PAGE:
analogue_mo

Power Protection circuit for SID 8580

6 posts in this topic

Hello everyone,

Have been in the process of building my midibox SID for years now, but never seem to be able to get
around it. Always concerned that once its built, it could be better.

So I've been looking and gathering information about the best projects for midibox SID Models,
different SID configurations, different front panel options, and most important, different power supplys.

Currently trying to figure out the best way to supply my SID circuit, and this seems to be the best 2 options ou there:

  • C64 transformer suplying a 9V linear regulator and a 5 Volt line directly from transformer to the SID Vcc pin
  • Using a 12V-15V power supply to supply both a 9V linear regulator, and a 5V buck converter in parallel.

Both of this options leave me a bit weary. Connecting the SID Vcc directly to the transformer would probably prevent me from
having a good night sleep ever again, but also I'm not sure how this buck converter works out when bad stuff happens.
I imagine that if the unlikely event of the Mosfet on the buck converter would blow up, it could act as a short circuit and
expose the Vcc rail to whatever input voltage is receiving(Please correct me if I'm wrong).

I've seen lots of Posts in the forum regarding this topic, and was wondering if
I could get an engineer's input on the following circuit(no pun intended).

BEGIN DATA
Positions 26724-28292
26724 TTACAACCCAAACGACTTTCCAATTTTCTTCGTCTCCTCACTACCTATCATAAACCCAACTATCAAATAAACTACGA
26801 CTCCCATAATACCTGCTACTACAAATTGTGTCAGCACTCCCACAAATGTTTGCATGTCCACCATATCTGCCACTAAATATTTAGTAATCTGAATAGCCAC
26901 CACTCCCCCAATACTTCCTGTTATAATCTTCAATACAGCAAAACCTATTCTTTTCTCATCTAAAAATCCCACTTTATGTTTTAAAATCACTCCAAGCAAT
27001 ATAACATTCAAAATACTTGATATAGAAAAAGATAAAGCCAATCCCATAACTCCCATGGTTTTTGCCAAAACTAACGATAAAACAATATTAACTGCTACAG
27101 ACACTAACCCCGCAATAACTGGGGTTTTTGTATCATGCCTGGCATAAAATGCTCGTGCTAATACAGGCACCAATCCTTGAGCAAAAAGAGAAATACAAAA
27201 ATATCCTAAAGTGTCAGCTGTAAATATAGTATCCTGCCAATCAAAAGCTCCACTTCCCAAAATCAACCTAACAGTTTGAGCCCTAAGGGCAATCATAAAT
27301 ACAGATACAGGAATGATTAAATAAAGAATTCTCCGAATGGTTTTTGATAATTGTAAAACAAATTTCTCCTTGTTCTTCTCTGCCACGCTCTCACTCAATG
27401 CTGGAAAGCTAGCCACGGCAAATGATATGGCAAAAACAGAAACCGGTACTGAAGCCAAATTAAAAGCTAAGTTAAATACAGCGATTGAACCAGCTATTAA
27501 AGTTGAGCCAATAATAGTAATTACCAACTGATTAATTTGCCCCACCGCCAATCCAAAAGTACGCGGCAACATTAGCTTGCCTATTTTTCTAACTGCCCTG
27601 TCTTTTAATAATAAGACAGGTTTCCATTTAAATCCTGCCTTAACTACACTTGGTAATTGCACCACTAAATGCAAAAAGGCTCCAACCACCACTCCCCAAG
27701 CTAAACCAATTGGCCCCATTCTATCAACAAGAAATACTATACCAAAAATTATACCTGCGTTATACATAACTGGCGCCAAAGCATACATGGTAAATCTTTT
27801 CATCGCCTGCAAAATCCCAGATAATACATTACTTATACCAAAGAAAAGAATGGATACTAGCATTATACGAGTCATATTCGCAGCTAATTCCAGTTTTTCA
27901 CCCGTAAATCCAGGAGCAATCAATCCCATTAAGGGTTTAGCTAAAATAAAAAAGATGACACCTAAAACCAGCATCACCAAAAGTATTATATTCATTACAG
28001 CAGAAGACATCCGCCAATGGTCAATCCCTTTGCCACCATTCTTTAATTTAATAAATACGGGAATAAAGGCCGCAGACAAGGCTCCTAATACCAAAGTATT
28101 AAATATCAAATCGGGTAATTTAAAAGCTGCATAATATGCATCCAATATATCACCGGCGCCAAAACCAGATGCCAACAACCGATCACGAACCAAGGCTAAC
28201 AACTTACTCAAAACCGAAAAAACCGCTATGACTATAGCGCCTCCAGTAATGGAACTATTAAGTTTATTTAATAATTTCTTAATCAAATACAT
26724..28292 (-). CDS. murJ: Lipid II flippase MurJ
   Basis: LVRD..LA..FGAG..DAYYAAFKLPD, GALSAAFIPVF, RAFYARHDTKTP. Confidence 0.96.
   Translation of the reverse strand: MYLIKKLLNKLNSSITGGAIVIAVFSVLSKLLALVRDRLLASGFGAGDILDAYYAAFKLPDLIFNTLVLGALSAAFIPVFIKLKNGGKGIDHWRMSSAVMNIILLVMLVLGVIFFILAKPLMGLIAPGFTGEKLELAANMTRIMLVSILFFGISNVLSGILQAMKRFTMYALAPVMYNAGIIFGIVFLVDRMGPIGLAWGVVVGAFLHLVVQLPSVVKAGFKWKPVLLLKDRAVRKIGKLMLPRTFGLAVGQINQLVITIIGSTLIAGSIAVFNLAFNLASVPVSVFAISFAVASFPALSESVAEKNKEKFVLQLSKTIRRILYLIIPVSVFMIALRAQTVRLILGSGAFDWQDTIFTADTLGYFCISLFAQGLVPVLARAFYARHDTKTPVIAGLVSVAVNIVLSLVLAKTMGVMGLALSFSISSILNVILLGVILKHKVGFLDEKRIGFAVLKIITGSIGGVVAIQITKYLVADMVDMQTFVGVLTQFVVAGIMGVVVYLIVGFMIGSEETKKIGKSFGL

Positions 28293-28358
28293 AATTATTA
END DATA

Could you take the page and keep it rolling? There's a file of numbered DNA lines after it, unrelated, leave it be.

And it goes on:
A Google search for 'discrete over voltage protection circuit' will reveal this link as one of its first results:

https://www.maximintegrated.com/en/design/technical-documents/app-notes/7/760.html

The article from Maxim describes how the circuit works in great detail, but here's an overview:
This simple protection circuit is composed by:
- 3 resistors
- 2 PNP transitors
- 1 Diode
- 1 Zener

 

The circuit provides a power supply line with adjustable over-voltage protection, meaning that
once the voltage at the input exceeds a certain level, the circuit will shut down its output power.
The maximum current can also be programmed to certain extent by carefully selecting the transistors bias resistors.
A simple reversed bias diode is used as a weak moderate protection against power line reverse voltages.

I've simulated the circuit and carefully selected the components so that they meet the 8580 Chip
Power limits specifications. I actually took this info from the 6581 datasheet, so not really sure
if the same values apply, but good enough to use as a case study.

6581 Vdd pin = 9V  25-40 mA
6581 Vcc pin = 5V  70-100 mA

I'm using 2 separate circuits in my simulation, one as a protection for the SID Vdd pin, the other for the Vcc pin.

Here is the outcome of the following tests:

 

Test 1: Ideal conditions - sim001_stable.jpg
I feed the expected voltages(in range) into the circuits, using some moderate loads (around 200 ohm) to pull some current  and everything works as expected.
The pass transistor Q2 passes the amount of current required by the 200 ohm load, but also imposes a small voltage drop on the line so this should be taken into consideration.

sim001_stable.thumb.jpg.1704f983d4bfa898

 

Test 2: Over current protection in action - sim002_heavy_load.jpg
I started to simulate faulty conditions. First I decreased the resistance of the loads progressively until I reached their smallest possible value (around 1 ohm), so that maximum current is pulled from the pass transistors Q2.